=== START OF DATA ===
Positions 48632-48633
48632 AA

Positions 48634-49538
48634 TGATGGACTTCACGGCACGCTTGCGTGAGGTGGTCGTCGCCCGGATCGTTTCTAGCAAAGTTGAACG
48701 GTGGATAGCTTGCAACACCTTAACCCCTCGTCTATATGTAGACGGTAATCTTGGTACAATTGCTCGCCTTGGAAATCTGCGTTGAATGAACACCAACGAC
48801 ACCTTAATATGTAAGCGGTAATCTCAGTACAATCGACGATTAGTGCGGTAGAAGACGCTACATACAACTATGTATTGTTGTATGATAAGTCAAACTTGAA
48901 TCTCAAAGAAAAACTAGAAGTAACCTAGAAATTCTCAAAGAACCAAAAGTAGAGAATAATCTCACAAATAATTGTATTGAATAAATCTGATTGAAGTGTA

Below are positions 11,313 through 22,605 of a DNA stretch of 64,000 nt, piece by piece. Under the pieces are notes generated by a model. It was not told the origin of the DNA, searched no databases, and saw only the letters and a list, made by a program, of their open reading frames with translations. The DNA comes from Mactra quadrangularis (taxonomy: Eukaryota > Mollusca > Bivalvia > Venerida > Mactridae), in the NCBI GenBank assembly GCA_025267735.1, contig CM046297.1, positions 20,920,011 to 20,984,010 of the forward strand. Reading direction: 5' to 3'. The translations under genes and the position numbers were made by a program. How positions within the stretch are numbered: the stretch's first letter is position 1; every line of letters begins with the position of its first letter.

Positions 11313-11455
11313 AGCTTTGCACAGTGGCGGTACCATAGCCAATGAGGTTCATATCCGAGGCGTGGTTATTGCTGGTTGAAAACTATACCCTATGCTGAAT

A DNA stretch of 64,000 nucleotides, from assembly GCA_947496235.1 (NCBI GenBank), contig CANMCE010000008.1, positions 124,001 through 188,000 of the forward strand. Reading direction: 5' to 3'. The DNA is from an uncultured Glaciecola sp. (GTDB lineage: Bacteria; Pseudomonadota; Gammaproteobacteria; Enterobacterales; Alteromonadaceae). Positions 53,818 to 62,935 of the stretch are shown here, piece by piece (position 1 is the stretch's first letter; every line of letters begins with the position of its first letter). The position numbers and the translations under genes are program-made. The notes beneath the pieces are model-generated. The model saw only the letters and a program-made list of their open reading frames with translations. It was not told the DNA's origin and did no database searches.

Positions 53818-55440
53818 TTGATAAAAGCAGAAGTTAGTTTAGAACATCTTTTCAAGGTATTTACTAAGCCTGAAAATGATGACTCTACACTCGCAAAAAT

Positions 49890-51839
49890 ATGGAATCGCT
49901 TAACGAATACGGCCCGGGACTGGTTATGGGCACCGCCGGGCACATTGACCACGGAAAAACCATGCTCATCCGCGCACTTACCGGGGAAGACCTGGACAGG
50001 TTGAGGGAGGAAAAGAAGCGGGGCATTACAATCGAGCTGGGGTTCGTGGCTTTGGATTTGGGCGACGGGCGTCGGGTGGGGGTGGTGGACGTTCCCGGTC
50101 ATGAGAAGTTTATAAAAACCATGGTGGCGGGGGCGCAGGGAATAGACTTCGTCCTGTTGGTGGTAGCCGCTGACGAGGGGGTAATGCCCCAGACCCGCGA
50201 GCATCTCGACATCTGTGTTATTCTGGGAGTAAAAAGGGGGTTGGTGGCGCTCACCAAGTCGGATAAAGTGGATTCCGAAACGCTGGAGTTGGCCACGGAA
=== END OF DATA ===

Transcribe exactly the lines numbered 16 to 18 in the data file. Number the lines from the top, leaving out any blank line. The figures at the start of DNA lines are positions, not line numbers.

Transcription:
49901 TAACGAATACGGCCCGGGACTGGTTATGGGCACCGCCGGGCACATTGACCACGGAAAAACCATGCTCATCCGCGCACTTACCGGGGAAGACCTGGACAGG
50001 TTGAGGGAGGAAAAGAAGCGGGGCATTACAATCGAGCTGGGGTTCGTGGCTTTGGATTTGGGCGACGGGCGTCGGGTGGGGGTGGTGGACGTTCCCGGTC
50101 ATGAGAAGTTTATAAAAACCATGGTGGCGGGGGCGCAGGGAATAGACTTCGTCCTGTTGGTGGTAGCCGCTGACGAGGGGGTAATGCCCCAGACCCGCGA